Let me start by saying that I don’t know for a fact what San Diego mayor Bob Filner did. All I know what he’s been accused of, which sound really, really creepy and repellent. And it is possible that maybe all these women who are now coming forward, including a retired Navy admiral and San Diego State University dean, are just wantonly making up these consistently creepy, oddly specific tales. That seems highly, highly unlikely — Filner even admitted some degree of responsibility during a baffling Friday press conference — “The behavior I have engaged in for many years is wrong,” he said — but it’s possible.
What does seem impossible, though, is the idea that, if he did what he’s accused of doing, he can somehow fix this with two weeks of therapy.
Yet that is what Filner seems to think: that attending two weeks of therapy — while receiving daily mayor briefings on mayor things — will fix what looks to be a pattern of behavior that’s gone on for YEARS. I can’t even lose two pounds in two weeks, and he’s somehow going to be able to fix what he describes as a “monster” inside him in that short time frame?
There are maybe three settings where this has been shown to work. Two of them are inspirational movies about camp. The other one is “A Clockwork Orange.” They are also fictional.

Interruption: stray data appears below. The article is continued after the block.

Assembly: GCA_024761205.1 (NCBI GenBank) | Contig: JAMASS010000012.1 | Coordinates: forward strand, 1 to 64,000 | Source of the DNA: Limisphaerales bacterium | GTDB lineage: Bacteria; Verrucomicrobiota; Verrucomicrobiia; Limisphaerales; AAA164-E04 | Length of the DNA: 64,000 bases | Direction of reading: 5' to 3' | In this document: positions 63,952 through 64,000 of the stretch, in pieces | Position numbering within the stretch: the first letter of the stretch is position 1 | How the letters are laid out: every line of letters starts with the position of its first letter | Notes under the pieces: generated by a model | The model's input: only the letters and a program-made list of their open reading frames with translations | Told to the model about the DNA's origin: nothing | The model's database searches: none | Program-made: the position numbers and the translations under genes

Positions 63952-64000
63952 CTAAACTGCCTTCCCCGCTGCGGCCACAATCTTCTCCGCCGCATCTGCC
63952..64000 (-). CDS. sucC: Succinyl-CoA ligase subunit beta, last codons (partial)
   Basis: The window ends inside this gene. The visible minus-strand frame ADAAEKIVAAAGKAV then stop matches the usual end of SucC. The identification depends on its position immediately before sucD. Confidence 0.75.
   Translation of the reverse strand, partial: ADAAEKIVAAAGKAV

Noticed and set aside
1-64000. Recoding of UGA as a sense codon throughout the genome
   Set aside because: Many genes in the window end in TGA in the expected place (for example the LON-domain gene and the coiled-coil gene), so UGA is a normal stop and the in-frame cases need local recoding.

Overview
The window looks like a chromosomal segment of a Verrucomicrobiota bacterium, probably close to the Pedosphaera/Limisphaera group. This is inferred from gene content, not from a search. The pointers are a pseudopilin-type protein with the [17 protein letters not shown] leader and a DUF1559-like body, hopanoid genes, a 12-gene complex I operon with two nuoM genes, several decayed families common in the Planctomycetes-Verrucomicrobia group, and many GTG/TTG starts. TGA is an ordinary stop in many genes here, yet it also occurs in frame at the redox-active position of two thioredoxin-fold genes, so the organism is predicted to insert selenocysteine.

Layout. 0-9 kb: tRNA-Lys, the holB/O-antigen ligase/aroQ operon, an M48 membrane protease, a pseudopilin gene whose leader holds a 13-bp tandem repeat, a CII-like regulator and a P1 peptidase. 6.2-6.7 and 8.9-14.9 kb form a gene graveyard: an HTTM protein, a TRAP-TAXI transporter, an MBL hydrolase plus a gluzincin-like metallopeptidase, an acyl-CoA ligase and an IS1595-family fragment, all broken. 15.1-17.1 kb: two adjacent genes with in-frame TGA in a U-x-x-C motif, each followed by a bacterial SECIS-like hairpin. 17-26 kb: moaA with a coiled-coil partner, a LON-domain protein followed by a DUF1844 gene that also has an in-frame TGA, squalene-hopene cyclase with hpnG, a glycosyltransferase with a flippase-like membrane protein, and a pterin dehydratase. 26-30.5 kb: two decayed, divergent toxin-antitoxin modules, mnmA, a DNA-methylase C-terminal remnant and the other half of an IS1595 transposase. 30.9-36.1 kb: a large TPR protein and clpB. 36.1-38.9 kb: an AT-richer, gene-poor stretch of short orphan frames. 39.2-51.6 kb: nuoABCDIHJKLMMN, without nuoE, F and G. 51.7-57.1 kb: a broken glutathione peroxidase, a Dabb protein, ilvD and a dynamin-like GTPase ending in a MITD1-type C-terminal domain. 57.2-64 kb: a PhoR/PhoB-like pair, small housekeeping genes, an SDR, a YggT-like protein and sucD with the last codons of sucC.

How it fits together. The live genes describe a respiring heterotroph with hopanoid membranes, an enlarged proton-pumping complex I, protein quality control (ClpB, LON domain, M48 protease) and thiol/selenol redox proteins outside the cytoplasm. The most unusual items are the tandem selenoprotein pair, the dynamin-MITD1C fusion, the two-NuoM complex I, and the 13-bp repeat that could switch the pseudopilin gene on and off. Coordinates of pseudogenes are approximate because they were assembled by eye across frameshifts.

I’m not running down therapy. It can do wonders — but only if you take it seriously. And the insistence that after two magical weeks of it he will suddenly transform into the leader the people of San Diego deserve shows that Filner is not taking it seriously. It’s not magic. You can’t just wave a therapy wand at your problem and vanish it. You have to actually want to change. And the only change he seems to want is for people to stop yelling at him.
But what kind of intensive therapy can possibly fix what he’s accused of? Is this Clockwork Orange-style reprogramming? Because that’s the only one I can think of that would do this in two weeks or less. And if that’s your option, maybe you should just listen to everyone who’s been clamoring for you to resign. That way you keep Beethoven, the taxpayers don’t have to sit there while you heal yourself on their dime, and we can all move past this.
Then again, if a real therapy exists capable of working so miraculous a change in so short a period of time, there’s a list miles long of people who’d benefit. Line forms on the right.
That seems highly, highly unlikely. But I guess it’s possible.